We get it, anxiety and social media are a fateful combination. But it took me quite a long time to realise that social media was a trigger for me. I used an outdoor adventure to Glen Coe, Scotland to re-activate aeroplane mode and to cut myself off to the surrenders of social media. This is my story of a digital detox and how it helped me find mental clarity.
I get anxious quite a lot, I get anxious about little things that shouldn’t really matter. I worry and worry, only to realise I lost all that energy over nothing. I worry about the unknown and I worry about unfulfilled potential. I expect myself to pull out imaginary hours in the day to pick up on all my passion projects, and if I don’t – I get grumpy and look on social media. Social media being my toxic friend which bats over a load of perceived productivity and makes me feel like I’m not hitting all my goals.
There’s something to be said for being in control, knowing you are steering your own ship reduces stress and creates space to think clearly. I wanted to escape the need to always be productive in exchange for some longer days where time just slips by at a normal rate. A pre-arranged trip to Glen Coe seemed like the perfect opportunity to escape from it all, so I happily checked myself out of London to see how a digital detox and the fresh mountainous air could remedy everyday life pressures. A bit like a less glamourous Eat Pray Love, and there was no yoga.
Choosing the hard walk
The good thing about organised walking holidays is the fact that your days are already planned with itineraries based on the level of challenge you’re after. Turning up on day one with my calf and heel taped up with bright blue kinesiology tape was a bit of a warning sign for the walk leaders. Perhaps on my first day I’d take it easy with the easy walk, actually no…I opted in for the hard walk.
I wanted to break from my little city bubble, so with eager determination I looked for challenges that would take me out of my comfort zone.
From such great heights
For anyone who isn’t aware of Glen Coe, it’s a couple of hours drive north west of Glasgow, Scotland and it’s gorgeous. Popular amongst the Dutch and Americans, amidst the friendly Scots you’ll also find some international travellers within the depths of this untouched world. Glen Coe is a little bit lumpy, consisting of rolling mountains which – on a clear day, many of which we had – you could see mountains for miles. Keen adventurers set out to bag some Munros (mountains bigger than 3000 feet) which is literally a case of climbing as many Munros as you can.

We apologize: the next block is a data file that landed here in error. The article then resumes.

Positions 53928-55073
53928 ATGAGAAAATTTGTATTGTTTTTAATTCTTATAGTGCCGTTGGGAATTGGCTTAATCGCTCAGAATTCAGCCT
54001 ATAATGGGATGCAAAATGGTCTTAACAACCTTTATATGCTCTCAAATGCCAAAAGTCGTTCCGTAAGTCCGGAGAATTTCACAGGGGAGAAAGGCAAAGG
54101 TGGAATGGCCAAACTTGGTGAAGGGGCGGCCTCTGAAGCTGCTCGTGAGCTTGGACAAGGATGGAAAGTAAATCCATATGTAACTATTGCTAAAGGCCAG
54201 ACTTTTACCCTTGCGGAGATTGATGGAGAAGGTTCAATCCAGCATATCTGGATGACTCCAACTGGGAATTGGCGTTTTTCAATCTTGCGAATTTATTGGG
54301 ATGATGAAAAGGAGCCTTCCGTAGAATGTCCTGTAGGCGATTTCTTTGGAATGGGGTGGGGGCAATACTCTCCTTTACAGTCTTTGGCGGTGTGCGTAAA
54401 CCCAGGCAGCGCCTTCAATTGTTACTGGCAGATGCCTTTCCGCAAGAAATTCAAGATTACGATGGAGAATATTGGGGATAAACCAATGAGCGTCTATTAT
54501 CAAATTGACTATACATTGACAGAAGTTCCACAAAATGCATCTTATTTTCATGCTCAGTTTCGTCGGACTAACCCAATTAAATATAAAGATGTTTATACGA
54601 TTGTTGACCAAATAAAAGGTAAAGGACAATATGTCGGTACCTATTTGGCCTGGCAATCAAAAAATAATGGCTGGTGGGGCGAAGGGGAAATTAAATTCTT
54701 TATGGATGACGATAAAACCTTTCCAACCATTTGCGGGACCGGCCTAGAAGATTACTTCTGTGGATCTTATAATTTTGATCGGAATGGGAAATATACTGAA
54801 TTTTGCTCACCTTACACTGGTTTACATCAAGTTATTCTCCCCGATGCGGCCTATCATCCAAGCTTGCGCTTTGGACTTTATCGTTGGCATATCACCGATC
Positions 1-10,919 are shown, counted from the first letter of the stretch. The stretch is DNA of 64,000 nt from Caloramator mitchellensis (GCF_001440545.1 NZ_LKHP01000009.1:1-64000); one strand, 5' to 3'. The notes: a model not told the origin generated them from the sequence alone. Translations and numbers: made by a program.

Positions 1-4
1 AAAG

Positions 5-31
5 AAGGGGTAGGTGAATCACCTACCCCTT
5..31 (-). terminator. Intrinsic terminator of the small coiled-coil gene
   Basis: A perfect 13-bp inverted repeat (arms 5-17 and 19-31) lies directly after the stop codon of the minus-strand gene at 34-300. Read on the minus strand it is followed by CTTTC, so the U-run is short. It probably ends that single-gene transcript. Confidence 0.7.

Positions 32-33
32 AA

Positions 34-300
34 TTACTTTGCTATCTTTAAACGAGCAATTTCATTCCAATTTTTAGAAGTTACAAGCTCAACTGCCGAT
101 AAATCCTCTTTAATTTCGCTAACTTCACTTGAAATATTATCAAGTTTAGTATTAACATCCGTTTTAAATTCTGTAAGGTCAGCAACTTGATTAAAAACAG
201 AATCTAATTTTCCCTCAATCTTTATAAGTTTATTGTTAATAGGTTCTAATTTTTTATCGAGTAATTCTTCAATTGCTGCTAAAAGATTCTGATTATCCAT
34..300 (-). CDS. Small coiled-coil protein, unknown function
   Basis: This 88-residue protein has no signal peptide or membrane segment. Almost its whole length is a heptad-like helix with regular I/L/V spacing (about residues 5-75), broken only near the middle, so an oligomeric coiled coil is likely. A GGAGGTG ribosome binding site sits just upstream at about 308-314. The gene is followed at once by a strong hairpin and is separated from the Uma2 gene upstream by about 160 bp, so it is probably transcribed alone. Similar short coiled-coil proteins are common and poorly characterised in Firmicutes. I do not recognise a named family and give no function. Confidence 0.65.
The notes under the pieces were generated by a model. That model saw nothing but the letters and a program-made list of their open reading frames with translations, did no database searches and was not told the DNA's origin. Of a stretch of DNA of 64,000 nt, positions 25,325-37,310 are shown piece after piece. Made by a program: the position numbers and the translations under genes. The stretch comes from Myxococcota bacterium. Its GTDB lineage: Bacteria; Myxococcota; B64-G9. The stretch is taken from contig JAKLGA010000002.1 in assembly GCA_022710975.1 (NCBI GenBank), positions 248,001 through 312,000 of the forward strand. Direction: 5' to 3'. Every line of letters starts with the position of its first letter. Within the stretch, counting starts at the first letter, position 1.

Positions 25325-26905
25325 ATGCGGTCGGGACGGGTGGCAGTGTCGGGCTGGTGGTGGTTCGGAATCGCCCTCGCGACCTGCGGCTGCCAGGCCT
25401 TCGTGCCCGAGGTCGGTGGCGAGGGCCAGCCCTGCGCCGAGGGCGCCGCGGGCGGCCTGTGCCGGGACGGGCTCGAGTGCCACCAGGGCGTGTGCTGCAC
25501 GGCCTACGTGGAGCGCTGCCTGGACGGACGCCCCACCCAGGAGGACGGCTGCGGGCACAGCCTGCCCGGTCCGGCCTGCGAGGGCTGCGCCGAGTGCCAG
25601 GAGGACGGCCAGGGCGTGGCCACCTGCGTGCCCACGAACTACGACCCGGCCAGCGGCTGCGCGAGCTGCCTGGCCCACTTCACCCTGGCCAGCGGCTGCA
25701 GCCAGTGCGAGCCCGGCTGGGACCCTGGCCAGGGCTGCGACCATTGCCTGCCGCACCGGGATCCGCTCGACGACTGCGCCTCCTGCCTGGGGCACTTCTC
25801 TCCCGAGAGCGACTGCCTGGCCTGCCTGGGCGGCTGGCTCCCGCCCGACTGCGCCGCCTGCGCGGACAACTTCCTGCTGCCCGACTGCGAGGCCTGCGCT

I was less fussed about the Munros, more interested in the stunning scenery around me. As I got up to walk for the three days of walking, I prepared myself for a bittersweet experience: engulfed by stunning imagery with the mental battle of aching legs and sunburn. After a day of walking, our last instruction was ” keep walking, the pub is two miles away”. The longest two miles I’ve ever walked!
The best thing about the trip was to switch off from the screen and spend quality time with the people around me. Instead of instantly documenting wherever I was in the world with Instagram stories or Twitter updates, I took pictures for my own benefit. Not for anyone else’s. I kind of loved that I hadn’t looked on BBC news for a while too, the sense of disconnection was a really nice opportunity to give myself the head space I had been craving.
The best climb for vertigo…?
So you might think that a walking holiday might not be the most adrenaline-seeking holiday, but 1000m steep climbs are not something to be scoffed at! What better way to confront my vertigo than to pick the walk with the steep scent. With the steps becoming few and far between, there was a moment where a loose rock took a tumble down the steep ridge – causing me to stop and take a breathe.
This is the perfect opportunity for you to tell me how I leaped up the hill nonchalantly like a modern day Julie Andrews in the sound of music. In reality, there were some shaky moments which led me to cling onto the hill side, cautiously taking steps and slowing down the people behind me. They didn’t mind, it was a welcomed break for them to get their breath back.
The freedom to focus
If you ever need to reinstate some balance in your life, I highly recommend taking the time out to surround yourself with nature. Dare yourself to step out into a no signal zone and you never know what will come out of it. Sometimes it’s good to shake up the routine and to remove the everyday constraints you put on yourself. The pace of walking is so much slower that what I’m used to but with injury rehab in full force this pace was just right.
Walking is a bit more sociable than running too, giving you a chance to disappear into meaningful conversations with the people around you. Conversations I always use to help me come up with new conclusions about my busy life back at London. After all, there’s no point in taking the easy route (unless it involves a little ferry ride to the Isle of Lismore then yeah, maybe!)
Thanks to a spot of aeroplane mode, a bucket load of fresh air and comfort zone-challenging climbs, the world suddenly became a much bigger place. And me, I was so much better for it.